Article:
Bear Beware! revolves around the heroic efforts of the protagonist Security Guard Hero rescuing his little sleepwalking Funfair Buddy and getting him back to bed before he wakes up. Sounds easy aye? Welllllll, you must traverse 25 levels infested with all kinds of nasty peeps that are hellbent on stopping your Buddy getting back to bed.

Bear Beware! will be available free to play in the comings weeks (March/April 2018). You can follow the exploits of Bear Beware! on Twitter, Facebook and Instagram.

image source: Bear Beware! by AFM


Review: Pan-Dimensional Conga Combat

By: Kevin Tilley (Unkle K)

Being an old timer harking from the days of the Atari VCS and Commodore 64, the complexities of modern gaming sometimes get the better of me. Not only that, but with a large family and demanding job, spending hours gaming each day is an impossibility. Short, sharp bursts of gaming not only fit into the small amount of free time I actually have, it also suits my rather limited attention span as well. Cue RGCD, who have been bringing us pick up and play Commodore 64 games for years now, and in 2016 released Pan-Dimensional Conga Combat on the Windows platform via the RGCD store.

After nearly two years since the original release, and a rather quiet Greenlight campaign, Pan was released on Steam on February 16.

Self-described as “a rhythm-synchronised, old-school, score-chasing arcade game that plays like some alien coin-op from another dimension”, Pan is a mash of the old and new. I can only describe it as the love child of Volfied and Robotron, with a hint of Geometry Wars thrown in – an impressive pedigree indeed, and fortunately for us, it all gels together perfectly.

Set in a rather confined arena, Pan has you navigating the screen and obliterating everything that moves with your bullet tail. The tail follows you around at a distance that is proportional to your speed – the faster you move the longer your tail gets. You can also charge your on board laser cannon whenever the free roaming purploids drift into your tail. Once charged, you have a short burst mega destructive cannon at your disposal, which is essential when the action hits a certain level of franticness. To complete each level you must make a predetermined set of kills. There are also various score chains you can achieve and an assortment of enemy types to get your head around – with most of them homing straight in on you Robotron style, in various speeds and patterns. Enemy portals are destroyed by looping your tail around them, and levels are completed by entering the warp which opens up as soon as you reach the kill quota.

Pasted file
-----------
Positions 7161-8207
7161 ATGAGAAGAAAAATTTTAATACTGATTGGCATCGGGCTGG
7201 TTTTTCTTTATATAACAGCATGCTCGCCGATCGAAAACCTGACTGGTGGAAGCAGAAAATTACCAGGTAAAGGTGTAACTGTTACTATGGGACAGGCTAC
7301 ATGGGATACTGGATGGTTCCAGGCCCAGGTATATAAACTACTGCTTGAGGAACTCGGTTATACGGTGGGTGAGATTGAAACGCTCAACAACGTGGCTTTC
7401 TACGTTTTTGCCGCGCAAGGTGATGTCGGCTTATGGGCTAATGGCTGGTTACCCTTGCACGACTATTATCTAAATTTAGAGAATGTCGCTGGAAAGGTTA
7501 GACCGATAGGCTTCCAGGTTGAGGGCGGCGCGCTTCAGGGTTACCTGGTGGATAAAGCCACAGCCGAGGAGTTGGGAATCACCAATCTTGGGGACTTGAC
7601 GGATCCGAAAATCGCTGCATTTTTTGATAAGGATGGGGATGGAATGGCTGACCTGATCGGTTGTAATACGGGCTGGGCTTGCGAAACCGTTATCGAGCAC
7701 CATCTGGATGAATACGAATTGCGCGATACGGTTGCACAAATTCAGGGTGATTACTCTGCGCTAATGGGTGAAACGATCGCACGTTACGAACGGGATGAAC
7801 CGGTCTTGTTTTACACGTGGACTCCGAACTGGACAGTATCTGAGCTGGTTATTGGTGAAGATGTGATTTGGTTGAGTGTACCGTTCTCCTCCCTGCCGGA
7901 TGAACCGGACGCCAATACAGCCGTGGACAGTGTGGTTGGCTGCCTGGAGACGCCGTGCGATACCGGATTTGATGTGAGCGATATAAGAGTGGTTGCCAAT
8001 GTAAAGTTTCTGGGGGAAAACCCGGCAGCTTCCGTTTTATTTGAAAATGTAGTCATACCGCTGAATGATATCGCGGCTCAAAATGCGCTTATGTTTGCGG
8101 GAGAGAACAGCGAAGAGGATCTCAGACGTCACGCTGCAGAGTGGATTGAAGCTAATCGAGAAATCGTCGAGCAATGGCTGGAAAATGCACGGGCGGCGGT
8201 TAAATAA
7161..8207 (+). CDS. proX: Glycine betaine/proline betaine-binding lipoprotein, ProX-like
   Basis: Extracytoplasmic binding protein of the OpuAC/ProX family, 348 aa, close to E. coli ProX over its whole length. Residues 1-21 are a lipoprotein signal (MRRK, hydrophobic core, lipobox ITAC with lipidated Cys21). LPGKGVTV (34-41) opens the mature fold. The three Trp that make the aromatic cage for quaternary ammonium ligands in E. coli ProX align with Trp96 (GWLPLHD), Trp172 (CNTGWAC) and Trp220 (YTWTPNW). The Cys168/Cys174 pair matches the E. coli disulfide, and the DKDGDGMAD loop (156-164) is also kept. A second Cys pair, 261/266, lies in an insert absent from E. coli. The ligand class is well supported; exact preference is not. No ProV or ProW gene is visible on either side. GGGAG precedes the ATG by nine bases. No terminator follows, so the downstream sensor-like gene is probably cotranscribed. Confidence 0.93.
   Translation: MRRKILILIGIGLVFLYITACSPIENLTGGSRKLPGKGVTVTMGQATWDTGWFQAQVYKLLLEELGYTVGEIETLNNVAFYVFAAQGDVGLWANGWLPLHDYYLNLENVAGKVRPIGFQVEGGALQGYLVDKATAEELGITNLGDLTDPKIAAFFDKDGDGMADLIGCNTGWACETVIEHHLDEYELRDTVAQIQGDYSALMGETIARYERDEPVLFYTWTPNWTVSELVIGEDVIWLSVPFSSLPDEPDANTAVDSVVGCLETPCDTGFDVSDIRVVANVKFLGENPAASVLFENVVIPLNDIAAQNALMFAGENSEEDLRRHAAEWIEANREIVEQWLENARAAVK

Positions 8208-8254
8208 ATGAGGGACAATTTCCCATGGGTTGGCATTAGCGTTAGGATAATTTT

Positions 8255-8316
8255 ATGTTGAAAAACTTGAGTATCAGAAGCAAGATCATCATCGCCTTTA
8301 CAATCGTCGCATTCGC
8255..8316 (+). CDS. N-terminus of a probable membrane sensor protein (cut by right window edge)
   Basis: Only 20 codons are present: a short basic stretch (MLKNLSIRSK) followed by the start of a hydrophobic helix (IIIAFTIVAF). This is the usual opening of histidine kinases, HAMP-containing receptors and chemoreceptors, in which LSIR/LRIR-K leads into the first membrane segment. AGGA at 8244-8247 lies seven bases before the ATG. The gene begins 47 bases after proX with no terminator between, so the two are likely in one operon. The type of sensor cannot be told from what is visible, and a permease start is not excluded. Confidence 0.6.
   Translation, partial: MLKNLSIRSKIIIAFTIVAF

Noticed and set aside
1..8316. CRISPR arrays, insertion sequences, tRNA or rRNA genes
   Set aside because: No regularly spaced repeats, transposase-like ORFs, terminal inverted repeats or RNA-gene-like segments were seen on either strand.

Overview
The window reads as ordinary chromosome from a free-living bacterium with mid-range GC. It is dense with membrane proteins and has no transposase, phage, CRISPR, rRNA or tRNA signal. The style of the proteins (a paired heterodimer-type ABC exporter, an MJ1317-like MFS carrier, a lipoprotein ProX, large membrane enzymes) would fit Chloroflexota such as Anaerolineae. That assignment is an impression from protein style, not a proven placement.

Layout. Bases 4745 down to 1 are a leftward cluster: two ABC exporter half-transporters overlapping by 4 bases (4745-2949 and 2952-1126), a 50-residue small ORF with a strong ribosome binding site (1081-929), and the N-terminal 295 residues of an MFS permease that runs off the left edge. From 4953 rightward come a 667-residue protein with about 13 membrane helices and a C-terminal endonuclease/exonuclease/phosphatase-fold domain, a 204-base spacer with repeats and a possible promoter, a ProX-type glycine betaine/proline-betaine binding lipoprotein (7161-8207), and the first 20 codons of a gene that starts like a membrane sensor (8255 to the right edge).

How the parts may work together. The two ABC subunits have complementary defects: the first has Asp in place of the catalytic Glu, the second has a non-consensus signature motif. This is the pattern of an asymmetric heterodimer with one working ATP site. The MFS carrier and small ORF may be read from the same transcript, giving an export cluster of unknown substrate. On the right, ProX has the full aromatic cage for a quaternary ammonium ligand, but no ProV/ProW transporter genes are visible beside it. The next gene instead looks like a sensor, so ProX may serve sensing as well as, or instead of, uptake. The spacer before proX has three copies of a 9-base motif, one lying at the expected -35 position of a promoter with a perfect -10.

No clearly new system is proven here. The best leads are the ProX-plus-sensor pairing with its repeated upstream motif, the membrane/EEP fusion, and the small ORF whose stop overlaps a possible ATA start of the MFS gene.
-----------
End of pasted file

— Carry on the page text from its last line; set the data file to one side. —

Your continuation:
Pan is a frantic and compulsive score chaser that will have you pulling your hair out in disgust and immediately pressing the button for another go. Controls are simple and the game is immediately accessible. There are enough game modes present to keep you more than interested for a good while (include arcade and a survival mode) and the Steam release introduces online leader boards and achievements. For a game like Pan, these simple additions really add to the games longevity.

Graphics are solid without being outstanding, with the limited palette of colours supported by attractive pixel art and various visual effects, that don’t reach ‘Minter’ levels of trippyness but do their job regardless. The soundtrack is perfectly suitable, with various beats and breaks complimenting the gameplay and adding to the overall experience.

Pan-Dimensional Conga Combat deserves to be played. It’s an honest and fun score chaser that will test your (probably aging) reflexes and reward persistence. Old school gamers looking for a quick blast will love it, and younger gamers should give it a go and prove their superiority on the online leader boards – c’mon, I dare you! Highly recommended.

source: James Monkman

Footnote: A special package is still available on which contains the game (the download and a Steam key) as well as a set of two matte-finish A2 RGCD posters.